I wonder if D. Hand knows that he is "taking" someone's scholarship? I think I opened myself up for a negbang, but I had to ask it.
I was odd seeing how casual the conversation was regarding the need to "cut" players from a scholarship. It had the seriousness of predicting the 2 deep in the spring.
The problem isnt kids knowing about it, imho, it's what the coaches are selling these kids. I'm sure very few kids committed their future to Alabama after the coaches told them "you're just a depth guy, we're probably gonna cut you in a year or two." They likely lure these kids in with bullshit promises and lies about their bright future, then pull the rug out from under them when someone better comes along.
He has a point - scholarship limits really don't benefit the athletes, and should be changed. Where he goes wrong is in saying "therefore, it's totally okay to screw over a few kids every year". Even if the kids go in eyes wide open, oversigning still results in a few totally unnecessary bad outcomes for the kids that get cut. The only reason to oversign is to gain an advantage at the expense of screwing with the lives of young athletes, so it's scummy, full stop.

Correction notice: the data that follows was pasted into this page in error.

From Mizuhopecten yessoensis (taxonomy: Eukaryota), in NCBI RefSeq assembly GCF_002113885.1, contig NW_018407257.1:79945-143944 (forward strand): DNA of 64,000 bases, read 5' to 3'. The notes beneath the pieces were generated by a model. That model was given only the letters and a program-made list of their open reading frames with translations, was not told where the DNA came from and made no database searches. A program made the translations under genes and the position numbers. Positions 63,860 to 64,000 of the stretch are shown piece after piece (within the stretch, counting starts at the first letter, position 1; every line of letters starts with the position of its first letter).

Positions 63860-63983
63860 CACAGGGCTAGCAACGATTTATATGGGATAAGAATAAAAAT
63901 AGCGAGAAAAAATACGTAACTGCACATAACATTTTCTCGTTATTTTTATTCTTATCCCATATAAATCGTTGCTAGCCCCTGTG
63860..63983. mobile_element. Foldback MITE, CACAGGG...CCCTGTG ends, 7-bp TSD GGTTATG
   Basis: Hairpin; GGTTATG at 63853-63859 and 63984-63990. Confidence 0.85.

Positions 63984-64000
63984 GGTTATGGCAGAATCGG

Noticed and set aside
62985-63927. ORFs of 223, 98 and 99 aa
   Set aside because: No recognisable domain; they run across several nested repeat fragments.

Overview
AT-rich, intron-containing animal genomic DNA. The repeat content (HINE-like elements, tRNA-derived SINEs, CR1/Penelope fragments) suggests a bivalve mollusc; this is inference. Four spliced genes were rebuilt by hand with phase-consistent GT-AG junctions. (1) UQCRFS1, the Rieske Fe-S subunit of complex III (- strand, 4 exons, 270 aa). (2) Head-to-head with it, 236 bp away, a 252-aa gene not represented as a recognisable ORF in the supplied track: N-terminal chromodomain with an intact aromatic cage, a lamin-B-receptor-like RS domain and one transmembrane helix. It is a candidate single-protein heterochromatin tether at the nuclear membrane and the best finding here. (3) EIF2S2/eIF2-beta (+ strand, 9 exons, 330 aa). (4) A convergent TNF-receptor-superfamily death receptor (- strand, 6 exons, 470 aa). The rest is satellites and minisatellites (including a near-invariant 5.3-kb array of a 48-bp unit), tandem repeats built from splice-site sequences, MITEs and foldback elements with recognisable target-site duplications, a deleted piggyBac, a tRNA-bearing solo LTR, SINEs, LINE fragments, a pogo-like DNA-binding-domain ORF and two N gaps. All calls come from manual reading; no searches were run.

It would be simple to fix over signing, maintain competitive balance, and provide more opportunities for athletes: simply set a hard cap on new scholarships (say 25) per year with no limit on total scholarships. Then there would be no incentive to cut a player.
This is the right solution, but creates huge title IX problems. The two dozen or so schools that are turning a profit wouldn't mind, but I doubt the rest of FBS would go along with it.
There's plenty of big five conference members that wouldn't be happy about an added 40 scholarships or so.